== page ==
Israeli police on Tuesday recommended that Benjamin Netanyahu be indicted in a pair of corruption cases, media reported, in an embarrassing blow to the embattled prime minister that is likely to fuel calls for him to step down. "We will continue to work with you for the good of Israel's citizens until the end of the term", Netanyahu said at a conference in Tel Aviv.
In the Channel 10 poll, 34% said they believe Netanyahu's claim that the police are part of a conspiracy to topple him, and 53% said they do not believe the claim.
An additional poll conducted by the Shiluv institute and published by Kan 11 found that 51% of respondents believe the police version of events, while 22% believe the Prime Minister.
Netanyahu on Wednesday again dismissed the police recommendations, calling the allegations "biased, extreme, full of holes like Swiss cheese".
In a statement, police said there was sufficient evidence to indict Netanyahu in the first case, known as File 1000, for accepting bribes, fraud and breach of trust.
In Case 2000, police say Netanyahu discussed "bartering" with Arnon "Noni" Mozes, the owner of one of Israel's leading newspapers, Yedioth Ahronoth, which is regularly critical of the Prime Minister.
Netanyahu said his government remains stable despite the police's recommendations, and that he is confident as always that "the truth will come to light and nothing will come of this".
He accused police of being on a witch hunt and vowed to remain in office.
A public debate has always been under way in Israel on whether Mandelblit, who has avoided interviews, might be reluctant to prosecute a sitting prime minister for the first time in Israeli history, especially one who promoted him through government ranks.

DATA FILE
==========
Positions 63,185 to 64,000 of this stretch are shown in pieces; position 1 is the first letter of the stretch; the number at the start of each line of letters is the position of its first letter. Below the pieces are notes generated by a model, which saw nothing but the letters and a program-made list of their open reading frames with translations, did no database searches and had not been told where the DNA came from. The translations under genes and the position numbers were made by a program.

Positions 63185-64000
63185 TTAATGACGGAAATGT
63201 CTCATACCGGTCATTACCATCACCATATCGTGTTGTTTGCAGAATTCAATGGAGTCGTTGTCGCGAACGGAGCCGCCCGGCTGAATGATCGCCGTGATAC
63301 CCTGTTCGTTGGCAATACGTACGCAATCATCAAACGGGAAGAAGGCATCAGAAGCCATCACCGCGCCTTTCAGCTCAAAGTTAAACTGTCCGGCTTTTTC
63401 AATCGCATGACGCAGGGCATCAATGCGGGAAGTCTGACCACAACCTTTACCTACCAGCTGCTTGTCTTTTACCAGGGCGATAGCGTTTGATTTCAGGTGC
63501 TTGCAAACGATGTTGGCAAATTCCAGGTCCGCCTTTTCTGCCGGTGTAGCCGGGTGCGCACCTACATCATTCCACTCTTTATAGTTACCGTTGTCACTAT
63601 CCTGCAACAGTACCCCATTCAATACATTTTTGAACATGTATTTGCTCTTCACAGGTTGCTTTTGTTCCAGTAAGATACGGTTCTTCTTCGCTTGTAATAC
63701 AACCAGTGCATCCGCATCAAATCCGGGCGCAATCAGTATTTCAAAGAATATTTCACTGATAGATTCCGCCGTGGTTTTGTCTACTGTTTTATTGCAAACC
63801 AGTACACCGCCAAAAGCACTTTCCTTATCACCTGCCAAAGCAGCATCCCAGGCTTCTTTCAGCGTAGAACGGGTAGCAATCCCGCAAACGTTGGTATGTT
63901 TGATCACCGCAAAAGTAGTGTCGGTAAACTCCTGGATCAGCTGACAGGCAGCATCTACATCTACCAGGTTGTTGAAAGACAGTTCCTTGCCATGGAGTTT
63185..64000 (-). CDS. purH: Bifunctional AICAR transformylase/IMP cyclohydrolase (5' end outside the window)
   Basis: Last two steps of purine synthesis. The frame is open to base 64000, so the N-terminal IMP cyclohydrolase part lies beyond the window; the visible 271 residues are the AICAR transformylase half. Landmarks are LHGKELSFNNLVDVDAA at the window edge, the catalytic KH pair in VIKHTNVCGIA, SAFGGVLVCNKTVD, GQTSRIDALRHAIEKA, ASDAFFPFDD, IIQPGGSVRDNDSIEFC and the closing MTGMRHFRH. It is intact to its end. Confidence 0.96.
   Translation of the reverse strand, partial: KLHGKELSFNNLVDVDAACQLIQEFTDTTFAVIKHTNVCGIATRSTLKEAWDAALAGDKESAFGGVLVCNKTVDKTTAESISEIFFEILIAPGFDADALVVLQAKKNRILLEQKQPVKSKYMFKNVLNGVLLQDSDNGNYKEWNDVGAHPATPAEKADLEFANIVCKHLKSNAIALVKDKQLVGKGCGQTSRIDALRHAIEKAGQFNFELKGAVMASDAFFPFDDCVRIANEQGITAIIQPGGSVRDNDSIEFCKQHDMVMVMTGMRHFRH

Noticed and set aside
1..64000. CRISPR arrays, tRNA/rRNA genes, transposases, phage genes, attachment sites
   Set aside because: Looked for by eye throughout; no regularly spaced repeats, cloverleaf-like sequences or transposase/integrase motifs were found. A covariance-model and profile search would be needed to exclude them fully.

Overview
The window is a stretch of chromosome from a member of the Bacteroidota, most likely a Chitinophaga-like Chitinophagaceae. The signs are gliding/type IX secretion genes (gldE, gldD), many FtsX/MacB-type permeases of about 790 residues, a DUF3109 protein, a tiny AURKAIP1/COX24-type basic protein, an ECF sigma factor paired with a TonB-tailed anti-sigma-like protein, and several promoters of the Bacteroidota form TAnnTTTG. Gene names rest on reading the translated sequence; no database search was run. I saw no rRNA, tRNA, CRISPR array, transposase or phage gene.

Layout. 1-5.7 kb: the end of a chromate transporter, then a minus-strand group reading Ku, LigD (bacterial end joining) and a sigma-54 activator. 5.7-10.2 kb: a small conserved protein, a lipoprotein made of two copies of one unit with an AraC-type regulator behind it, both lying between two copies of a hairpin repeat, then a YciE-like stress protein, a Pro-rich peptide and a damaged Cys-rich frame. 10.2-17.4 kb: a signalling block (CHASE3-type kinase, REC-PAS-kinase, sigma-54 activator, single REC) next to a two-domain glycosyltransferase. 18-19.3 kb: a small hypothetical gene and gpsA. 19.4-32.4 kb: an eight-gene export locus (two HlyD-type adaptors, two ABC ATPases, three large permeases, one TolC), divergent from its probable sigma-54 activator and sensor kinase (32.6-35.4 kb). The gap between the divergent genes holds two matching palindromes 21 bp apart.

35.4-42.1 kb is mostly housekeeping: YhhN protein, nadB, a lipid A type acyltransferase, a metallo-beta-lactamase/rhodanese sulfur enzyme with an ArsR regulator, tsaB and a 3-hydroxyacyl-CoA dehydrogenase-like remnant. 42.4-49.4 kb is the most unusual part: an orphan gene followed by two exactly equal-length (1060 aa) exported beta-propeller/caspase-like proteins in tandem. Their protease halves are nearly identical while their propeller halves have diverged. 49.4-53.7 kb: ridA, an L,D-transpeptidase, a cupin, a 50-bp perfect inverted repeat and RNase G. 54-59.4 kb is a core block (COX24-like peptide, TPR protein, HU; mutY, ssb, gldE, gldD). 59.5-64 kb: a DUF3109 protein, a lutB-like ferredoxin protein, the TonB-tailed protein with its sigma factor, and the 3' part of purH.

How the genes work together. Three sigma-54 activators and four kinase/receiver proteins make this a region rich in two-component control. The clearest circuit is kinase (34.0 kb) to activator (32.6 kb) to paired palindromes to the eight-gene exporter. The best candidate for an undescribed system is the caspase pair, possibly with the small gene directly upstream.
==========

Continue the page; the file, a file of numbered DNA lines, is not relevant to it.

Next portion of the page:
"Over the years, I have been the subject of at least 15 enquiries and investigations", Netanyahu said in the televised address, standing before four Israeli flags and appearing tense. Though he is not legally compelled to resign, several opposition figures called on Mr Netanyahu to do so to avoid corrupting the office further.
Among the witnesses in the case against Netanyahu is his arch-rival Lapid, and that poll showed that 35 percent believed him when he said that Netanyahu had been involved in corrupt practices; 30 percent believed Netanyahu's denial of Lapid's charges; and 35 percent said they weren't sure.
Education Minister Naftali Bennett, who heads the far-right Jewish Home party, said: "I have chose to wait until the decision of the attorney general ..."
When asked whether the prime minister should temporarily step down, almost half (49 percent) of the 495 respondents said Netanyahu should stay in office, while 43 percent said he should leave.
Netanyahu's coalition controls 66 out of 120 seats in total.
The head of a centrist Israeli party called on Benjamin Netanyahu to resign and defended his decision to cooperate with police in their corruption investigation of the prime minister.